Oslo police were posted all around City Hall on Thursday, when more than 900 people attended the annual Nobel Peace Prize ceremony. No one wanted a repeat performance of a security breach last year, when a young man got past ticket gates and later stormed the stage in a demonstration over a lack of human rights in Mexico.
The ongoing threat of terrorism was also behind heightened security at Peace Prize venues. “Given the situation in Europe and earlier experience, we have jacked up security to a higher level than we otherwise would have had,” Johan Fredriksen, staff chief for the Oslo Police District, told Norwegian Broadcasting (NRK).
Police and security guards were taken aback by last year’s security breach, which experts later claimed put both Peace Prize winners Malala Yousafzai and Kailash Satyarthi at risk. Also in the audience were the Norwegian royal family, the prime minister and her government, ambassadors and host of other dignitaries.
The young Mexican activist managed to come right up to the prize winners before former Nobel Committee leader Thorbjørn Jagland reacted and security guards rushed forward to take him away. Malala, herself an earlier victim of a terrorist’s attack, kept smiling and seemed unaware of being in any danger. The young Mexican was deported less than a week later.
“It was an incident we can’t live with,” Fredriksen said. “This year we have many new routines, we have doubled ticket control posts and have basically made the system very tight.” The ceremony also featured extra police and security personnel at all entrances to City Hall and along the streets around the building. Several streets were cordoned off entirely, and the public was kept behind security fences set up along the sidewalks. Armed police were also placed several other spots around downtown, especially in the area between the Grand Hotel, where Nobel Peace Prize winners stay, and the Royal Palace.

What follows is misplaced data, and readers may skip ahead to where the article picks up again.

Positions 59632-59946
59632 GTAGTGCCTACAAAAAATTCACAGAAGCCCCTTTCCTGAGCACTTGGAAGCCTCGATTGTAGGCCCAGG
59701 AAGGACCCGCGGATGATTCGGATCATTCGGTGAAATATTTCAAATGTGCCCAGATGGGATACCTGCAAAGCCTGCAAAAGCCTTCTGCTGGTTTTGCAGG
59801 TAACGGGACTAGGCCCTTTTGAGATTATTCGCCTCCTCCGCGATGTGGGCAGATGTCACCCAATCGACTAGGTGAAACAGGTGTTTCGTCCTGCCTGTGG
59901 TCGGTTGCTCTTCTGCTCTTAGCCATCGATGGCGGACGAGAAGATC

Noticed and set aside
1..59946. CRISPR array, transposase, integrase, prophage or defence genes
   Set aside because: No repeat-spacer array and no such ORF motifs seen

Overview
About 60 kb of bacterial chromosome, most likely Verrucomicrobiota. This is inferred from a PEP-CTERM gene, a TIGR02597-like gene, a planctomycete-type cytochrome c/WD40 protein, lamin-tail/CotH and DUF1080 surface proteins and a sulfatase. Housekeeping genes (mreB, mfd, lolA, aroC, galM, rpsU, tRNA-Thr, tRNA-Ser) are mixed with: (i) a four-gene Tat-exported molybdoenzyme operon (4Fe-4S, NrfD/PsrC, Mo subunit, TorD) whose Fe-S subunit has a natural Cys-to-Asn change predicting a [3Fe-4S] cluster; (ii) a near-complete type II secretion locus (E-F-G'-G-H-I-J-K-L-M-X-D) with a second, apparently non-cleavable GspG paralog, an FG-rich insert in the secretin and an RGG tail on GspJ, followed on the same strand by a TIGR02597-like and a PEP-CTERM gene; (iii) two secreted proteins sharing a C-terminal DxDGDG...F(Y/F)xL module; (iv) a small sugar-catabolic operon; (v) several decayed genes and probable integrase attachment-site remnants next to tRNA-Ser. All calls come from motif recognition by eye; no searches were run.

“We have lots of patrols on the streets who are visible, and also patrols who are not so visible,” Svend Bjelland, operations leader for the Oslo Police District, told NRK. “What’s important to us is to be able to tell the public that Oslo is a safe capital today as well as other days, and we will make the arrangements as good an experience as possible for everyone.”
Islamic extremist taken into custody
News also broke Thursday, shortly before the Peace Prize ceremony began, that the spokesman for an Islamic extremist group in Norway, Ubaydullah Hussain, had once again been arrested. By late afternoon he’d been ordered held in custody for at least the next four weeks, while police investigate charges that he allegedly had threatened a witness in another case and had recruited jihadists for the extremist group IS.
It was unclear whether the arrests were in any way related to the Peace Prize activity in Oslo this week. Six years ago, when newly elected US President Barack Obama came to Oslo to collect his Nobel Peace Prize, police arrested another Islamic extremist who had been charged with making threats and planning terrorist attacks. His defense attorney suggested the police simply wanted to keep him locked up during Obama’s visit.